The Carter presidency was on life support. The Democrats, desperate to keep power and yearning to resurrect former glory, turned to Kennedy. And so, 1980 became a civil war. It was the last time an American president received a serious reelection challenge from inside his own party, the last contested convention, and the last all-out floor fight, where political combatants fought in real time to decide who would be the nominee. It was the last gasp of an outdated system, an insider's game that old Kennedy hands thought they had mastered, and the year that marked the unraveling of the Democratic Party as America had known it.
Camelot's End details the incredible drama of Kennedy's challenge — what led to it, how it unfolded, and its lasting effects — with cinematic sweep. It is a story about what happened to the Democratic Party when the country's long string of successes, luck, and global dominance following World War II ran its course, and how, on a quest to recapture the magic of JFK, Democrats plunged themselves into an intra-party civil war.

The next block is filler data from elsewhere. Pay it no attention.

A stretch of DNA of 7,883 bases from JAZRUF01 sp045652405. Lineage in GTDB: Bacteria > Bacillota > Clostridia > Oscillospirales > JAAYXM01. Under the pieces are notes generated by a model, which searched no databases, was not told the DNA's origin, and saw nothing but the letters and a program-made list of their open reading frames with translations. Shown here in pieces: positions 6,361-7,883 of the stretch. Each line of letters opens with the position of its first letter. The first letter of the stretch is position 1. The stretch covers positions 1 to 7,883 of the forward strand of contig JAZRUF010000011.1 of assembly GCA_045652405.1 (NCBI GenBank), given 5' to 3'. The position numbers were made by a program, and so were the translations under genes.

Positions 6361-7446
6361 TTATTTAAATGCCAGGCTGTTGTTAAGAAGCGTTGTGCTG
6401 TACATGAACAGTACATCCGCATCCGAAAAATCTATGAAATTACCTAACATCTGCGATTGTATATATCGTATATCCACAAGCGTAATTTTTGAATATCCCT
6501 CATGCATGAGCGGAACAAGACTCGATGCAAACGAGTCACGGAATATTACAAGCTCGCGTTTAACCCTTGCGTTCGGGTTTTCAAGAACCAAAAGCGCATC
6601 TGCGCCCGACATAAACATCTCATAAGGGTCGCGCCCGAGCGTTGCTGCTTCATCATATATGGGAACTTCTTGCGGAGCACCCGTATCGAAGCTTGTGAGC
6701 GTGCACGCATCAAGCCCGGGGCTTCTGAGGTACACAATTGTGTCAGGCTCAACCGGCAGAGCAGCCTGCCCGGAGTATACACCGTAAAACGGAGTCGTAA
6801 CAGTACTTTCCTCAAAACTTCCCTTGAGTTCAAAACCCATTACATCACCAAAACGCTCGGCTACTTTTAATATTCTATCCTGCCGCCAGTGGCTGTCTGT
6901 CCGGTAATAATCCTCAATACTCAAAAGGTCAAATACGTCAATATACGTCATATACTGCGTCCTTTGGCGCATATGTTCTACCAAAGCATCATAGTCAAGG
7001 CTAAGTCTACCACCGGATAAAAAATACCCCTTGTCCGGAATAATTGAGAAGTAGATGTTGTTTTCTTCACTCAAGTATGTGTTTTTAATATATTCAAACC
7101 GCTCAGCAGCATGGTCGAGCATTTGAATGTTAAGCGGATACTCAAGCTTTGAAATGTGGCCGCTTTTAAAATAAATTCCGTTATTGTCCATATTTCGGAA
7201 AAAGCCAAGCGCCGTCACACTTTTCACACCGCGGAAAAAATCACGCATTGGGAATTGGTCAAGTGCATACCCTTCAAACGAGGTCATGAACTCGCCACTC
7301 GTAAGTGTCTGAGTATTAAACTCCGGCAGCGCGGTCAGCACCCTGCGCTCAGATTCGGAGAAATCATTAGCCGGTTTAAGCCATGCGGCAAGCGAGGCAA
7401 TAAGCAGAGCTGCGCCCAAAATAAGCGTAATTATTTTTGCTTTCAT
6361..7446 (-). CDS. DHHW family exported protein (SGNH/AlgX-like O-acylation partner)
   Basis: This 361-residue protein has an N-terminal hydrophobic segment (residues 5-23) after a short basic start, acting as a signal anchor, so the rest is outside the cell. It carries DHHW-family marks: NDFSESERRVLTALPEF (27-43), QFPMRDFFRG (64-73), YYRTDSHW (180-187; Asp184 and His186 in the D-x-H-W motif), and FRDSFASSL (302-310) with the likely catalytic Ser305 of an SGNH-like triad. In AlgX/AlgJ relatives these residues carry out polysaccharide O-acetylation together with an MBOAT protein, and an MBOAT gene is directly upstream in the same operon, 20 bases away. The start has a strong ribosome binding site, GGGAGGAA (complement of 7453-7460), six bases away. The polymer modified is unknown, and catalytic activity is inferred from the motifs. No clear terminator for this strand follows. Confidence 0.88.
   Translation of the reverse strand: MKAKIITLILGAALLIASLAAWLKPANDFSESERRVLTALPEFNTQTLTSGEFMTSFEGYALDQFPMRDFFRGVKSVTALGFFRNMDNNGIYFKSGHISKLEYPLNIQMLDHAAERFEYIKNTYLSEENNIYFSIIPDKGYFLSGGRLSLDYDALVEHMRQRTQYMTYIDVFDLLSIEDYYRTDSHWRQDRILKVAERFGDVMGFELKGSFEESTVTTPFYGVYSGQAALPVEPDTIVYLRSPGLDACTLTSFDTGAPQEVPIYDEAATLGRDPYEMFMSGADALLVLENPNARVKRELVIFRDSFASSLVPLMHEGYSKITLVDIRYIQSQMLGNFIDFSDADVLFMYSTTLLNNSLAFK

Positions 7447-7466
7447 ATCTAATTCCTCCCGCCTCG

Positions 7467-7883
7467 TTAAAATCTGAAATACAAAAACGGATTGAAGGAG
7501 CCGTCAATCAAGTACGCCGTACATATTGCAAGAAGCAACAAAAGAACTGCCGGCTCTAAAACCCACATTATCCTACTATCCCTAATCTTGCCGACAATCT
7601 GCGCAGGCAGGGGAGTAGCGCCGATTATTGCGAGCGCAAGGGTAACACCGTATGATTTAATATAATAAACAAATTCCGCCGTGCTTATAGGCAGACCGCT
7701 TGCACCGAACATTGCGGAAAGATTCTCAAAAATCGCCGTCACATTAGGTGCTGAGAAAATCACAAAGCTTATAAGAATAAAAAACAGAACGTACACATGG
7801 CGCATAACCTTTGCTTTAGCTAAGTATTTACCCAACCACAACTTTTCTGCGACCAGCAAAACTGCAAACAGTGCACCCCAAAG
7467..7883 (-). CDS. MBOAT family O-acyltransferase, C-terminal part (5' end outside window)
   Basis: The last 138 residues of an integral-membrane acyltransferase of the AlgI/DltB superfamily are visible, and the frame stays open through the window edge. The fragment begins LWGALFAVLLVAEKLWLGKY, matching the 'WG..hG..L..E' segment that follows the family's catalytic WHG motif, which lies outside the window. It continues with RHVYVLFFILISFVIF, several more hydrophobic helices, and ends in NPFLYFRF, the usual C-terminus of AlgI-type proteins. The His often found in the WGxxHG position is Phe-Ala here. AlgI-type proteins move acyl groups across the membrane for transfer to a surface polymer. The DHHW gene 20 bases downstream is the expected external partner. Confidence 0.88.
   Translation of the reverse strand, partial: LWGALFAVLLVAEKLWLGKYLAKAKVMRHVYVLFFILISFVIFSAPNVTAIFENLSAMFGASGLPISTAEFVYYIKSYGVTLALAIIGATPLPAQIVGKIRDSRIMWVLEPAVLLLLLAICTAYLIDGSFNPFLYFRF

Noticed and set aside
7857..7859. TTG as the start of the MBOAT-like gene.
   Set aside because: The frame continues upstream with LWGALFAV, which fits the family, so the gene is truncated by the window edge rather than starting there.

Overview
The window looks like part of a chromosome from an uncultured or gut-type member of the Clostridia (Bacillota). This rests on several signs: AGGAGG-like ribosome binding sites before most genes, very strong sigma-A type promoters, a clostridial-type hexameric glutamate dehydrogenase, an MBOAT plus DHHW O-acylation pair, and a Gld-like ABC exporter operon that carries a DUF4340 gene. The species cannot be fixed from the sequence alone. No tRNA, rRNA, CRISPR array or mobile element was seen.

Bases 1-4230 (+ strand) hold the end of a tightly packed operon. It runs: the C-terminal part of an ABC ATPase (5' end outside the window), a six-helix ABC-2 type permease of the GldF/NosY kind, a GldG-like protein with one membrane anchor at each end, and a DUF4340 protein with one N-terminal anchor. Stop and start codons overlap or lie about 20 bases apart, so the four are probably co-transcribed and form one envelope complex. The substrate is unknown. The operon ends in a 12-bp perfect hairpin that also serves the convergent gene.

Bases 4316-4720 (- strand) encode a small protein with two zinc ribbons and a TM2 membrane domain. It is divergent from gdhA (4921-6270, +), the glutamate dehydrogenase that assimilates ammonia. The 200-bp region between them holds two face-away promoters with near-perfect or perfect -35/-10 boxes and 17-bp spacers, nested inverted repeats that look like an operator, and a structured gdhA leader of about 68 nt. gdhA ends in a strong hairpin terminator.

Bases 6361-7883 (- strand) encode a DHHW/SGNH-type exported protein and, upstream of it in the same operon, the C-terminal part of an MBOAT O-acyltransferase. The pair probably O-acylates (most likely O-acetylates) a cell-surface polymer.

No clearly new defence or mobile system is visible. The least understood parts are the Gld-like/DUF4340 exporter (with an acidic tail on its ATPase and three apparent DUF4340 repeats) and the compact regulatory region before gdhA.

And, at its heart, Camelot's End is the tale of two extraordinary and deeply flawed men: Teddy Kennedy, one of the nation's greatest lawmakers, a man of flaws and of great character; and Jimmy Carter, a politically tenacious but frequently underestimated trailblazer. Comprehensive and nuanced, featuring new interviews with major party leaders and behind-the-scenes revelations from the time, Camelot's End presents both Kennedy and Carter in a new light, and takes readers deep inside a dark chapter in American political history.